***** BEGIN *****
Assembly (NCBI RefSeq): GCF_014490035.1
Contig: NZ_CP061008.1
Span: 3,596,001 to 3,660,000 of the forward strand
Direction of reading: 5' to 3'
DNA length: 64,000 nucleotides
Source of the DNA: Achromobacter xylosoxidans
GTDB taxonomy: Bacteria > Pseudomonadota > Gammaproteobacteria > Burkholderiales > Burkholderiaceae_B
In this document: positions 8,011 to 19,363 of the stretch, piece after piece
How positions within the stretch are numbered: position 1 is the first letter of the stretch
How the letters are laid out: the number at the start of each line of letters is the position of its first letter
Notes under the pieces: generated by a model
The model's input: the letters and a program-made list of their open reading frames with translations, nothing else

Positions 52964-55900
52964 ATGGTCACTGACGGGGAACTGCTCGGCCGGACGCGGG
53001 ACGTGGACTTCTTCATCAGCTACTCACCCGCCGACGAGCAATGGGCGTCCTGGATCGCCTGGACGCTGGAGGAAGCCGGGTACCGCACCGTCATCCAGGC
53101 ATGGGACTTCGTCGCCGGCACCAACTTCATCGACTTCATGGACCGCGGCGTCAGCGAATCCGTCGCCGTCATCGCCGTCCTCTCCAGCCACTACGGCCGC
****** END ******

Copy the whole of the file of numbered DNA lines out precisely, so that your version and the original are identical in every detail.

Assembly (NCBI RefSeq): GCF_014490035.1
Contig: NZ_CP061008.1
Span: 3,596,001 to 3,660,000 of the forward strand
Direction of reading: 5' to 3'
DNA length: 64,000 nucleotides
Source of the DNA: Achromobacter xylosoxidans
GTDB taxonomy: Bacteria > Pseudomonadota > Gammaproteobacteria > Burkholderiales > Burkholderiaceae_B
In this document: positions 8,011 to 19,363 of the stretch, piece after piece
How positions within the stretch are numbered: position 1 is the first letter of the stretch
How the letters are laid out: the number at the start of each line of letters is the position of its first letter
Notes under the pieces: generated by a model
The model's input: the letters and a program-made list of their open reading frames with translations, nothing else

Positions 52964-55900
52964 ATGGTCACTGACGGGGAACTGCTCGGCCGGACGCGGG
53001 ACGTGGACTTCTTCATCAGCTACTCACCCGCCGACGAGCAATGGGCGTCCTGGATCGCCTGGACGCTGGAGGAAGCCGGGTACCGCACCGTCATCCAGGC
53101 ATGGGACTTCGTCGCCGGCACCAACTTCATCGACTTCATGGACCGCGGCGTCAGCGAATCCGTCGCCGTCATCGCCGTCCTCTCCAGCCACTACGGCCGC